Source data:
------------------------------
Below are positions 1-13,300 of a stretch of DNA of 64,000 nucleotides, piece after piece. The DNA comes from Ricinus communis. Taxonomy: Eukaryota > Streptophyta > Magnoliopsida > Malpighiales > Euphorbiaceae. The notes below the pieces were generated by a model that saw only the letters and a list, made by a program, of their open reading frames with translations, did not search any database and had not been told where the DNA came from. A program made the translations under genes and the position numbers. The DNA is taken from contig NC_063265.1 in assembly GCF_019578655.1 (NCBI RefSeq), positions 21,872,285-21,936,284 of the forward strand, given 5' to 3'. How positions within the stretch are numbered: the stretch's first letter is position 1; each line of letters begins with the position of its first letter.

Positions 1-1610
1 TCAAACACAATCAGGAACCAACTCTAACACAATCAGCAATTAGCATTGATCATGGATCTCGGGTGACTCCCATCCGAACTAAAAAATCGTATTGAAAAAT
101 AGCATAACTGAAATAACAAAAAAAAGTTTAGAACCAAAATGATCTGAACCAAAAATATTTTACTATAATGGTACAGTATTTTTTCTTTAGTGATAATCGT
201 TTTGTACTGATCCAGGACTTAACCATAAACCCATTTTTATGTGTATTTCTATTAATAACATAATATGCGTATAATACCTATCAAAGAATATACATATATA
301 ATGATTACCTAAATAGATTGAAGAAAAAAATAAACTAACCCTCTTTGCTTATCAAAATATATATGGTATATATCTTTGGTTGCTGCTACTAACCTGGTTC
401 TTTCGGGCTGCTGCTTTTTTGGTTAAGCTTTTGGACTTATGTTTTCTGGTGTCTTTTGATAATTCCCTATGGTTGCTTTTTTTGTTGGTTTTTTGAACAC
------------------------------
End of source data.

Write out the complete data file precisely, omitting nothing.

Below are positions 1-13,300 of a stretch of DNA of 64,000 nucleotides, piece after piece. The DNA comes from Ricinus communis. Taxonomy: Eukaryota > Streptophyta > Magnoliopsida > Malpighiales > Euphorbiaceae. The notes below the pieces were generated by a model that saw only the letters and a list, made by a program, of their open reading frames with translations, did not search any database and had not been told where the DNA came from. A program made the translations under genes and the position numbers. The DNA is taken from contig NC_063265.1 in assembly GCF_019578655.1 (NCBI RefSeq), positions 21,872,285-21,936,284 of the forward strand, given 5' to 3'. How positions within the stretch are numbered: the stretch's first letter is position 1; each line of letters begins with the position of its first letter.

Positions 1-1610
1 TCAAACACAATCAGGAACCAACTCTAACACAATCAGCAATTAGCATTGATCATGGATCTCGGGTGACTCCCATCCGAACTAAAAAATCGTATTGAAAAAT
101 AGCATAACTGAAATAACAAAAAAAAGTTTAGAACCAAAATGATCTGAACCAAAAATATTTTACTATAATGGTACAGTATTTTTTCTTTAGTGATAATCGT
201 TTTGTACTGATCCAGGACTTAACCATAAACCCATTTTTATGTGTATTTCTATTAATAACATAATATGCGTATAATACCTATCAAAGAATATACATATATA
301 ATGATTACCTAAATAGATTGAAGAAAAAAATAAACTAACCCTCTTTGCTTATCAAAATATATATGGTATATATCTTTGGTTGCTGCTACTAACCTGGTTC
401 TTTCGGGCTGCTGCTTTTTTGGTTAAGCTTTTGGACTTATGTTTTCTGGTGTCTTTTGATAATTCCCTATGGTTGCTTTTTTTGTTGGTTTTTTGAACAC